Suppose there is nobody with whom you can leave your pet, what then? Some people arrange to surrender their pet to an animal adoption center so that it stands a chance of finding a new family. Some large cities have organizations such as the San Francisco SPCA Sido Service (named for a dog taken in after its owner died), where a benefit of membership is that, should you pass away, your healthy pet will be guaranteed a new home as well as medical care for life at one of the society's hospitals.


Pet Trusts

Currently more than 30 states do allow pet trusts. These are trusts that courts can monitor and enforce, to make sure that your pets receive the care that you intend and that the funds you leave are used for that purpose. To find out what your state allows, ask your legal advisor, or visit the website for, and type in “pet trust.”

Your attorney will guide you, but generally to set up a pet trust you’ll need to make decisions like these: Someone needs to be placed in charge to serve as a willing trustee. You will also need a designated caregiver (possibly the trustee). Determine how much money will go into the trust, what standard of living you want to provide for Fido, what events triggers distributions of money from the trust, and who will receive the remaining trust funds after your pet passes away.


SIDEBAR: She Left How Much to Her Pets?

They called her the Queen of Mean. Hotel billionaire Leona Helmsley may have been mean to staff, but she loved her Maltese terrier named Trouble. When Helmsley passed away in 2007 Trouble “inherited” $12 million, while two of her grandchildren got a paltry $10 million each. When the disgruntled grandkids took the issue to court, a judge said Helmsley was mentally unfit when she made her will. After redistributing her wealth Trouble ended up practically a pauper with a mere $2 million to get him through the last three years of his life. By the way, Trouble lived up to his name when his caregiver, Helmsley’s housekeeper, sued him for biting her.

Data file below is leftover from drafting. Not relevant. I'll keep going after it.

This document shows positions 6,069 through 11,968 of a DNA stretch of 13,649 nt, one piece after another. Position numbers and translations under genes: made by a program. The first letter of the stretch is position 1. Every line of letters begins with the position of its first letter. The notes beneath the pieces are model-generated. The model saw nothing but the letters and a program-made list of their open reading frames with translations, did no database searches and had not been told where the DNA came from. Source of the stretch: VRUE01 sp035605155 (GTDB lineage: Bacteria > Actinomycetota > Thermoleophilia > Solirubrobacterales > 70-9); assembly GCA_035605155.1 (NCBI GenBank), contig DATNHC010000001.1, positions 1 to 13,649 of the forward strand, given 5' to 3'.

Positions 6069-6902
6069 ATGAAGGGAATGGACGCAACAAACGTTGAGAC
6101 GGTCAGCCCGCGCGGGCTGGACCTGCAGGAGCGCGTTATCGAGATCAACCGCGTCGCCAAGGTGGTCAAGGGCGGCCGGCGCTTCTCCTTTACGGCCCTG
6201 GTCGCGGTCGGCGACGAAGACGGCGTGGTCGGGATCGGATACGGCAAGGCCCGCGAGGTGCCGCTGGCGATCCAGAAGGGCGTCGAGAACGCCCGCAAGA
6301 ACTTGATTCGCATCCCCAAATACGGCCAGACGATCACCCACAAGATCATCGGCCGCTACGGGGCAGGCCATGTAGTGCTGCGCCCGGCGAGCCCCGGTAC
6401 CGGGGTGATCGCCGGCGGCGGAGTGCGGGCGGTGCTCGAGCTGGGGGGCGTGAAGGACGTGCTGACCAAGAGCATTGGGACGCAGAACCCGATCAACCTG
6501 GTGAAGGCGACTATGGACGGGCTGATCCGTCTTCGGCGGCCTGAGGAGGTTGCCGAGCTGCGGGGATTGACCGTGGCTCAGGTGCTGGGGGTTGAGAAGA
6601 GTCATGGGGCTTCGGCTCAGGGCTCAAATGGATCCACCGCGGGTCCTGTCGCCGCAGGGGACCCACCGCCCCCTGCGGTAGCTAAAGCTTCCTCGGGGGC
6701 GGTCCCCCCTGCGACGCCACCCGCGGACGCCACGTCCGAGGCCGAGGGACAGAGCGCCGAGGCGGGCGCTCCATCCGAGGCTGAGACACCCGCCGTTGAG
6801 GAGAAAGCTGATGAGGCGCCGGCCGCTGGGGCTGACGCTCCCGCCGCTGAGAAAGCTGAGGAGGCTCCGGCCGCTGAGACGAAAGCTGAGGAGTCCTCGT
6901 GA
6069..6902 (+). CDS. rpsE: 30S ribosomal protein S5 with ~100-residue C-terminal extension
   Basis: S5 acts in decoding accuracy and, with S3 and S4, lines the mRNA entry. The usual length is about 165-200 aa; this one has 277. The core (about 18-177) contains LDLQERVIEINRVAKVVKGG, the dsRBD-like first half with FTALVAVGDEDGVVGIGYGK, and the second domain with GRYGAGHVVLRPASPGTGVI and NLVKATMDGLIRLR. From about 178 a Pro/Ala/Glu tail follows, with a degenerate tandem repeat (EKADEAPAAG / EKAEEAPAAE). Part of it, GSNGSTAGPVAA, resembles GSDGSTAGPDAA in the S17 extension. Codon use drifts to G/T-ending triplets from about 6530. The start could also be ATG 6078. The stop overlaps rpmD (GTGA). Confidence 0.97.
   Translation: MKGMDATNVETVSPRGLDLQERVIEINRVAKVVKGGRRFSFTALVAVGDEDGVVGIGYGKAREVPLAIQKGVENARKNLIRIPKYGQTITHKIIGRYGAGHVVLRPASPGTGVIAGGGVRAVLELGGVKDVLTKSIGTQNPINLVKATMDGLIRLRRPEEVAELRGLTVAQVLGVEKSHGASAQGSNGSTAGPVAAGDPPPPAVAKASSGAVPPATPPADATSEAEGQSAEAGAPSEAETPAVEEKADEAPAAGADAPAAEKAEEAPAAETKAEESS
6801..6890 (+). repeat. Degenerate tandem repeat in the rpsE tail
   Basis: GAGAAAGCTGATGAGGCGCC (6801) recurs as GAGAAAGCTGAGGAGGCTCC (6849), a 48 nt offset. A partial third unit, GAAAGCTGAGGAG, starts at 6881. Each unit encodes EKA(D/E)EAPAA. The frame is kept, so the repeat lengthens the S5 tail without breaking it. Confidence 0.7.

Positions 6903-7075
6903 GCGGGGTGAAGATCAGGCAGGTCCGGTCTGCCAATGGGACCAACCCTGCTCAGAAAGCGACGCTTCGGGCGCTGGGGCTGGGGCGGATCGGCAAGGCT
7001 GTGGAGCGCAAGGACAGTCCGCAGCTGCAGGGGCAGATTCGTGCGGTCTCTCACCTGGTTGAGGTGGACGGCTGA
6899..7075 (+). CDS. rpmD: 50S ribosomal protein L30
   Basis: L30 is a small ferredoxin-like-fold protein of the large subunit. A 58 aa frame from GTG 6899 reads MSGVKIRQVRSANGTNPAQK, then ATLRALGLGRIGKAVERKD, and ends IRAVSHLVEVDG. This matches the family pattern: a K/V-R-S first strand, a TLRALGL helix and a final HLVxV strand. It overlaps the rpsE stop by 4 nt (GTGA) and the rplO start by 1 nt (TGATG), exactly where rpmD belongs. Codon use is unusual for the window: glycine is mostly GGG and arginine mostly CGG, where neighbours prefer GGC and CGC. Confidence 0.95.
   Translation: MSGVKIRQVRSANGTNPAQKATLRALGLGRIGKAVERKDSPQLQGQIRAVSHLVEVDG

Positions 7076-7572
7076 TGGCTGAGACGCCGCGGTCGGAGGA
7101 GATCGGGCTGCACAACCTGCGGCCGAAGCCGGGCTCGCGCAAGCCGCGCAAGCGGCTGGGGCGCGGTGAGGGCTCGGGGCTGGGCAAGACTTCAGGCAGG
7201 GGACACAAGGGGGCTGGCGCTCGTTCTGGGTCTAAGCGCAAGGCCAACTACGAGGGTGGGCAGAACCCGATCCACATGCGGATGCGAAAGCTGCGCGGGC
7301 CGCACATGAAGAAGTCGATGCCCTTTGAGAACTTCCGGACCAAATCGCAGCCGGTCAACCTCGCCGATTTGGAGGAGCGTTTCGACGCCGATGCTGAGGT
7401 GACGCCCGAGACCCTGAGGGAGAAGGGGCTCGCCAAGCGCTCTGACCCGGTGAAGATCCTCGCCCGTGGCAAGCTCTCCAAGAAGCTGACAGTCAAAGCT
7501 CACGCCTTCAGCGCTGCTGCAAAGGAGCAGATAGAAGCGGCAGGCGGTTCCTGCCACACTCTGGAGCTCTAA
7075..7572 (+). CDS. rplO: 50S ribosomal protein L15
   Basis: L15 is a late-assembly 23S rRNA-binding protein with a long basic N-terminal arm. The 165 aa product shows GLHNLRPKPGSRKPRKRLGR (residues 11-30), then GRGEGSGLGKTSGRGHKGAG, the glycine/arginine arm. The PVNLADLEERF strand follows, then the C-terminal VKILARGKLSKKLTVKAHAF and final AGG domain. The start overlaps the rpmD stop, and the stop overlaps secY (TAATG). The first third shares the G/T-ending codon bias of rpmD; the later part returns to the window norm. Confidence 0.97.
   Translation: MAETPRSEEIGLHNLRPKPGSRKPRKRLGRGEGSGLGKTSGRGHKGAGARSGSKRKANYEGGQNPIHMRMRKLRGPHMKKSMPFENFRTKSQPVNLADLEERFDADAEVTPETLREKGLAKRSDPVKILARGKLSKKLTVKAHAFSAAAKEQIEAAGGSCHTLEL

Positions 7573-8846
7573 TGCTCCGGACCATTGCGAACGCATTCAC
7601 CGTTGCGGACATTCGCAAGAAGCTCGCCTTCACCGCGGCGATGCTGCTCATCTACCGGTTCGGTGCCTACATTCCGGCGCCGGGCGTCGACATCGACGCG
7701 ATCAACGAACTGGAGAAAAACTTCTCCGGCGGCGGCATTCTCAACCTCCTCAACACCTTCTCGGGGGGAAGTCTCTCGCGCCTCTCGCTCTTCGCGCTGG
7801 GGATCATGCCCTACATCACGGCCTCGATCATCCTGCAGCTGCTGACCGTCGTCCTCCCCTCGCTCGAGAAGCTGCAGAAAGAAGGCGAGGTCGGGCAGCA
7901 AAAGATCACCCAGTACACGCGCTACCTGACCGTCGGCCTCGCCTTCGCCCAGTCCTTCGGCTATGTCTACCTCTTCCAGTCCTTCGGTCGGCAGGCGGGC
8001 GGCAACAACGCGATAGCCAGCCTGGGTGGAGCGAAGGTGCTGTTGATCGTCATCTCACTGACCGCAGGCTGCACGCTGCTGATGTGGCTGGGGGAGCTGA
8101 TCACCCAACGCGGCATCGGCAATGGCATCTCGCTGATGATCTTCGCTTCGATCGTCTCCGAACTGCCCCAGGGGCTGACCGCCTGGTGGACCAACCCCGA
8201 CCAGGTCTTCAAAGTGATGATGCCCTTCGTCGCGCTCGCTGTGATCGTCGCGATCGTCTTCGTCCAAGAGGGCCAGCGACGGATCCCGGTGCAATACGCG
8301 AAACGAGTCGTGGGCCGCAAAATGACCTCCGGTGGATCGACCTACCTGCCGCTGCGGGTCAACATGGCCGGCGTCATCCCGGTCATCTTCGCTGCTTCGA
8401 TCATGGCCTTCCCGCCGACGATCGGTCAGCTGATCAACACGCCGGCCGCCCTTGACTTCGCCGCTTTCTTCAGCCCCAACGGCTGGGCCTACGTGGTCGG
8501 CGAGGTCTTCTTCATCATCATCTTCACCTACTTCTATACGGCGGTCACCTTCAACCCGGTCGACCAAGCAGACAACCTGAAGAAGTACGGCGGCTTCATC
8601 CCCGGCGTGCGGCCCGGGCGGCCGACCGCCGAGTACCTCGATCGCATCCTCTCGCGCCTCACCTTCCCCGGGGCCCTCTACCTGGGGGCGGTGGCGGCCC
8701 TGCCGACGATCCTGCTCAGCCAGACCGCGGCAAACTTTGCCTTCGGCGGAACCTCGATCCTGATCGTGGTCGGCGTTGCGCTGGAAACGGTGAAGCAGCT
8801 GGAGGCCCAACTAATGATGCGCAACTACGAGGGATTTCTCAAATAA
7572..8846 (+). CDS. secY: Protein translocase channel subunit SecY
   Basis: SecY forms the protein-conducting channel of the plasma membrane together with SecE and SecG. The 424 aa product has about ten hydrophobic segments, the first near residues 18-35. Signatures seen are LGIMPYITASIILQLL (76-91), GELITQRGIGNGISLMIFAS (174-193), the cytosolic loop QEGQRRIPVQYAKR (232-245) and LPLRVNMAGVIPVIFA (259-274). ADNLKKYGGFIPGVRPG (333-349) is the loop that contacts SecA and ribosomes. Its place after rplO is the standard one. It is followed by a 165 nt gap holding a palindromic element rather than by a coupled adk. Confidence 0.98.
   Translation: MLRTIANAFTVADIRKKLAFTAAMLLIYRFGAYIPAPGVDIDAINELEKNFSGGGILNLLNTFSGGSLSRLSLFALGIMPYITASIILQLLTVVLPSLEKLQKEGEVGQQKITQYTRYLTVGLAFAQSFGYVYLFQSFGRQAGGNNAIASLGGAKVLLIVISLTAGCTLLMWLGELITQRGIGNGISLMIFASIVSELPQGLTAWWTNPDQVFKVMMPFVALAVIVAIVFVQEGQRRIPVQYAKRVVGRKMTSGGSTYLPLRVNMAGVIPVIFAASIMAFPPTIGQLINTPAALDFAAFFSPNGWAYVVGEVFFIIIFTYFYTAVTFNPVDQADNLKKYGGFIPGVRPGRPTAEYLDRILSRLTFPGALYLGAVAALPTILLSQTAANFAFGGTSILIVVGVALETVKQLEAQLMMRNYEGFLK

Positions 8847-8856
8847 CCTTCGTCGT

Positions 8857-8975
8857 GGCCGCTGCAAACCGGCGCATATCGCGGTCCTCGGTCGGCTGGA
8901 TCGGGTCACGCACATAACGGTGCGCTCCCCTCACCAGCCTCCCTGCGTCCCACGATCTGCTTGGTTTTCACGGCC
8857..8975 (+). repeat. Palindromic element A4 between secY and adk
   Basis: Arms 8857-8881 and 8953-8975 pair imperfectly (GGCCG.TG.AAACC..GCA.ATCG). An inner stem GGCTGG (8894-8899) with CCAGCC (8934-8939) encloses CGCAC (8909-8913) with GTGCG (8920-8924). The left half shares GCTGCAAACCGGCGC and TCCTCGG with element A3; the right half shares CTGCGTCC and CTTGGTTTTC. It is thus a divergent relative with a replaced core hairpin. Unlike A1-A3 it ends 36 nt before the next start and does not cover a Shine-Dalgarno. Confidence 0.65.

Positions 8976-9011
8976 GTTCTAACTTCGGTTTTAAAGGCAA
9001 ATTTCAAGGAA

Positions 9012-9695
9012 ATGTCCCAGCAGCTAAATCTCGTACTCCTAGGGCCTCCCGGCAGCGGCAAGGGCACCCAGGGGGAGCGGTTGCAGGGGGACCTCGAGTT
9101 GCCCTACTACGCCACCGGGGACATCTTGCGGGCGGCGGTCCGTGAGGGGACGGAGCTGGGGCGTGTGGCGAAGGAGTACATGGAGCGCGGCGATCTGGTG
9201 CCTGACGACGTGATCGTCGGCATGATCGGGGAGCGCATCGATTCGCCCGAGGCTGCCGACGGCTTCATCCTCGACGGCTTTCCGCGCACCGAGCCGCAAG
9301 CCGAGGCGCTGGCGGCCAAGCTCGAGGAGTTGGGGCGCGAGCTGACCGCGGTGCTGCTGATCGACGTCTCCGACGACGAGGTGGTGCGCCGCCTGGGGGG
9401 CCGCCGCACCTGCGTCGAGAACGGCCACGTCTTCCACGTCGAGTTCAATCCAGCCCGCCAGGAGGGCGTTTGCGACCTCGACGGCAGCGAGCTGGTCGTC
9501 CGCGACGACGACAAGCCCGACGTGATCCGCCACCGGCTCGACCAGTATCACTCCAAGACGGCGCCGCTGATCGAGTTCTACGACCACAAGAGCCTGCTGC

To make matters worse, poor Trouble may have been shamed by his meager bequest when he learned that Oprah Winfrey has arranged to leave $30 million to her dogs. Oprah has a menagerie of several dogs and other pets, and she wants to ensure they will be pampered in perpetuity if she precedes them in death. Her pet family has changed since the will was originally written, and now includes cocker spaniels, golden retrievers, and springer spaniels, as well as other pets. The $30 million is held in a trust for her pets. But for now, each pet has its own nanny, its own website, and all meals are prepared by a special chef.

Dusty Springfield didn’t have Oprah’s wealth. But she ensured her cat Nicholas would live out his life in style which included an indoor tree house and a bed lined with one of her nightgowns, fed imported baby food and serenaded with Dusty’s songs.

Doris Duke, tobacco heiress (founder of Duke University) and the American Tobacco Company tops the list by leaving $100 million in a pet trust for her dog Minnie. The amount was challenged, but the judge let it stand as legal.

Betty White is famous for her generosity to animal charities. It’s a rumor, but rumor has it that much of her estate will go to various animal foundation.


Teresa Ambord is a former accountant and Enrolled Agent with the IRS. Now she writes full time from her home, mostly for business, and about family when the inspiration strikes.